They’re off to check out the Mystery Spot, with hopes that there’s some sort of vortex or black hole there. Yeah, I’m with Dean, Sam’s theory is a little too X-Files to me. ?The set designers again were given the opportunity to outdo themselves, which I thought was pretty hard after “A Very Supernatural Christmas”. Not only did they get to do a pink flamingo motel room and a run down diner, but the Mystery Spot was their crowning achievement. I’ve never seen such hideous displays done any better. Even Dean was appalled!
Nothing comes up on the EMF, but somehow they were careless enough to alert the owner to their presence. The guy is actually worried that they’re robbing him? What, is he afraid they’re gonna run off with the shark head or plastic food? Nonetheless, he wields a shotgun and he doesn’t know how to use it. Dean getting blown away by the gun stunned me, despite the many previews I saw. Poor Sam. To see his heart crushed while his brother gurgles and dies in his arms; that reaction kicks off the roller coaster of emotion that leaves us a complete wreck by the end of this episode, not to mention days afterward.
We don’t have much time to grieve, since Sam’s back with the pink flamingo behind him and Asia on the radio. Hmm, the giant reset button. Lord knows I wish I could do that after a bad day. ?Sam’s confusion over everything being the same as the day before is adorable. He’s troubled, wants to know what happened, but is taking it in stride considering Dean is alive. He finds though that it’s more than a dream when everything in the diner is exactly the same. Proof of how brilliant the dialogue in this script is comes here, in a quick, intense and very funny exchange over the true meaning of dÃ©jÃ vu. That and Sam has already perfected his hot sauce catching skills.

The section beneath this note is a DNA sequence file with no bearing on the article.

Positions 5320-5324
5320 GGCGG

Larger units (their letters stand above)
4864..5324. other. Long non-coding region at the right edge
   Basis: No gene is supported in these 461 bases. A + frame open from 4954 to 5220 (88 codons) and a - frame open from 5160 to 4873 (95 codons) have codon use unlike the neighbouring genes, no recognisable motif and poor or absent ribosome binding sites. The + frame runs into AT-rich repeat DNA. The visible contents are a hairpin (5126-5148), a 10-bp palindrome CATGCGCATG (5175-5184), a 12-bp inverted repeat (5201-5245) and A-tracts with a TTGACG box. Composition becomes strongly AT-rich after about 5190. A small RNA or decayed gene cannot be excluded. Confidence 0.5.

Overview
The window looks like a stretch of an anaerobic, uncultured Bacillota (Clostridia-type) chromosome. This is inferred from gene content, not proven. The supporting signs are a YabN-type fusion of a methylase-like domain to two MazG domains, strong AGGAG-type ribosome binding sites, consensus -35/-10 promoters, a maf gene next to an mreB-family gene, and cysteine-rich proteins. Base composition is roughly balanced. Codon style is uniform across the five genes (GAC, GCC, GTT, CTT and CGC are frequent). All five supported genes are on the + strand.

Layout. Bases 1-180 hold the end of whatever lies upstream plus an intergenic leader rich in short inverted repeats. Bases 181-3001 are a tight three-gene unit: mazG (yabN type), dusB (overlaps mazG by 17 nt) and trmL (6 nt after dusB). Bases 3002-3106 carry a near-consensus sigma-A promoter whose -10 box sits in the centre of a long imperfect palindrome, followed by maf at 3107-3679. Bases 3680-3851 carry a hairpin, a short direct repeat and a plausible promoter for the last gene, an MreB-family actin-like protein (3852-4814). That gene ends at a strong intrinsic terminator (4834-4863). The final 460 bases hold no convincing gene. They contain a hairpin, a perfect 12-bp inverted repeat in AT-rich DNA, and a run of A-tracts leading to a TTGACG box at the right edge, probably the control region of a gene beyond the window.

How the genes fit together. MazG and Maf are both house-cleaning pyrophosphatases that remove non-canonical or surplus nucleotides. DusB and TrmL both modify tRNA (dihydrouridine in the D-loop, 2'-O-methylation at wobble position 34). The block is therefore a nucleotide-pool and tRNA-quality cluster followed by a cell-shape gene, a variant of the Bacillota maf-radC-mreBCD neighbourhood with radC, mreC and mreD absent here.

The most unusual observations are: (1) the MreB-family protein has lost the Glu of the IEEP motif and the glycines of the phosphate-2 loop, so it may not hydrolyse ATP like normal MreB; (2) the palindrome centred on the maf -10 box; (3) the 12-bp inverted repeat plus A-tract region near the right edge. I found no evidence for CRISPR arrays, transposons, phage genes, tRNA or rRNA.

Back to the street scene, and Sam is not selling the idea to Dean that it’s Tuesday again. “It’s crazy, even for us crazy, dingo ate my baby crazy.” I love that line! Sam thinks maybe this has to do with the Mystery Spot, and in dorky fashion convinces Dean to check it out while it’s good and crowded. They never get that far as moving car plus Dean equals a spectacular split-second impact that earns a standing ovation for the special effects guys. Usually I’m great at “guess that classic car,” but I’m still at a loss over what the old man was driving. I don’t try too hard, for dead Dean on the pavement has my attention.
Sam freaks out, clutches his dead brother again, thenâ€¦Asia, “Rise and shine Sammy”, gargling and “Tuesday, pig ‘n a poke.” It never got old for me, watching the same day over again, for each day gave us a fascinating different reaction from Sam. He went from confused, to distraught, to defeated, to depressed, to completely unhinged, to outright grumpy, to distracted, to murder in his eyes. All that while growing increasingly irritated each time he had to catch the hot sauce.